Complaint under section 8(1B)(b)(i) of the Broadcasting Act 1989
Hauraki Amped – promotion for the chance to win a trip to Bangkok with reference to the film The Hangover Part II – stated “Hauraki’s going to send you and two mates to get your own hangover in Thailand” – allegedly in breach of standards relating to responsible programming and liquor
Standard 9 (liquor) – brief reference to getting a “hangover” clearly related to The Hangover Part II film – did not amount to liquor promotion – not upheld
Standard 8 (responsible programming) – comment acceptable in light of target audience – not upheld
This headnote does not form part of the decision.
 Hauraki Amped, broadcast on Radio Hauraki at 11am on Sunday 1 May 2011, included an item promoting the chance to win a trip to Bangkok, the setting for the film The Hangover Part II. During the item a voiceover stated:
Phil, Stu and Alan return for another post-blackout misadventure, only this time they’ve woken up in Bangkok... To celebrate Hauraki’s going to send you and two mates to get your own hangover in Thailand.
 Listeners were informed that full details could be found on Radio Hauraki’s website, and the voiceover stated, “The Hangover II with Hauraki”.
 Mark Christie made a formal complaint to The Radio Network Ltd (TRN), the broadcaster, alleging that the item breached Standards 8 (responsible programming) and 9 (liquor).
 The complainant argued that the broadcaster’s promotion of the “Hauraki Hangover” competition at a time when children could be listening was irresponsible. He considered that the item advocated liquor consumption and actively promoted the concept that “abuse of liquor” was socially acceptable. In particular, he referred to the statement “Hauraki’s going to send you and two mates to get a hangover in Thailand”, which in his view was a clear indication of the broadcaster’s stance on liquor consumption.
 The complainant nominated Standards 8 and 9 of the Radio Code of Broadcasting Practice in his complaint. Guideline 8a is also relevant. These provide:
Broadcasters should ensure that programme information and content is socially responsible.
Broadcasters should be mindful of the effect any programme content may have on children during their normally accepted listening times.
Broadcasters should observe restrictions on the promotion of liquor appropriate to the programme genre being broadcast. Liquor Promotion should be socially responsible and must not encourage consumption by people who are under the legal age to purchase liquor.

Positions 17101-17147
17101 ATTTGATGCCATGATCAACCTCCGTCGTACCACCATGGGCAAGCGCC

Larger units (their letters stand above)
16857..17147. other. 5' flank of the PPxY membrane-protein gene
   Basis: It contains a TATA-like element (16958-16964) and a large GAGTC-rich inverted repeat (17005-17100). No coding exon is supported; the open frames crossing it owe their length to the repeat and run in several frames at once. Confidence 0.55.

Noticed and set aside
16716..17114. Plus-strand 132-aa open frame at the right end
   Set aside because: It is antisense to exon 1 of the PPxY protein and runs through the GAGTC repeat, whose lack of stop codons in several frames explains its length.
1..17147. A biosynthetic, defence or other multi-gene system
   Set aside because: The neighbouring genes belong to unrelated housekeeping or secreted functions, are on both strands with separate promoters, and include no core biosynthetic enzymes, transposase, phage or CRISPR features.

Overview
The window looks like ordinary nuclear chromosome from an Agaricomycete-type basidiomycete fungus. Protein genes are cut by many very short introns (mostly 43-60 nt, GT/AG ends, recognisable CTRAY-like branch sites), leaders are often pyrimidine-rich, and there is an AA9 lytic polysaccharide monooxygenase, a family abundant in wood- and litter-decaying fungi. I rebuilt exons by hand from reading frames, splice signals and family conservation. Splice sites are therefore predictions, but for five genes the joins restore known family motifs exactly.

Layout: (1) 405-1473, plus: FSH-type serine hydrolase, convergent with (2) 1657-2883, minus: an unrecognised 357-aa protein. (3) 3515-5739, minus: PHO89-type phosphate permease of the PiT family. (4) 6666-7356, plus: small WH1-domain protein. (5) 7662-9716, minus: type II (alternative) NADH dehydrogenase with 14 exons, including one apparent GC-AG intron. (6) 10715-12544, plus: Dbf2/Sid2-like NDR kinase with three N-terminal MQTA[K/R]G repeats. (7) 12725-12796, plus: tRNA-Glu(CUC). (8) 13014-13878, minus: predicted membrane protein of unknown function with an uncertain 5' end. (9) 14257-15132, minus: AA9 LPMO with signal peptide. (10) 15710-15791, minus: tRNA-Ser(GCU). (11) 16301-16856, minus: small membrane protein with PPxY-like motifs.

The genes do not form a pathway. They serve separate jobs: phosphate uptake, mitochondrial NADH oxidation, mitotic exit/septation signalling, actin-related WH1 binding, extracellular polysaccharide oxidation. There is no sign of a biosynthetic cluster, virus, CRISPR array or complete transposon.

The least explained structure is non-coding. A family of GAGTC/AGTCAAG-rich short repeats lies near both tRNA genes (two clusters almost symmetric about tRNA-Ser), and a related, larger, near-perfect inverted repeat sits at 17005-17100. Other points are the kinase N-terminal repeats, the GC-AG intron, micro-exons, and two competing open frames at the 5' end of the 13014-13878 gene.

Liquor Promotion comprises:
 TRN said that the statement “...Hauraki’s going to send you and two mates to get your own hangover in Thailand” played on the promotion theme, which had “clear ties” to the movie The Hangover Part II. As the statement clearly related to the film, the broadcaster considered that it was a legitimate broadcast that did not directly target or encourage liquor consumption by people under the legal purchasing age. Accordingly, it declined to uphold the Standard 9 complaint.
 The broadcaster said that Radio Hauraki was targeted at adult males, and considered that the item would have bypassed children because they were at school at 11am (guideline 8a). It declined to uphold a breach of the responsible programming standard.
 Dissatisfied with the broadcaster’s response, Mr Christie referred his complaint to the Authority under section 8(1B)(b)(i) of the Broadcasting Act 1989.The complainant argued that the promotion could not be justified by reference to The Hangover Part II film because he asserted that it was not mentioned in the item. In any event, he said that although it may be acceptable for films to display the “abuse of alcohol” this did not make it acceptable for Radio Hauraki to do so. With regard to the broadcaster’s contention that the item would have bypassed children, he noted that the item was broadcast on a Sunday. The complainant maintained that the promotion was socially irresponsible and that Standards 8 and 9 had been breached.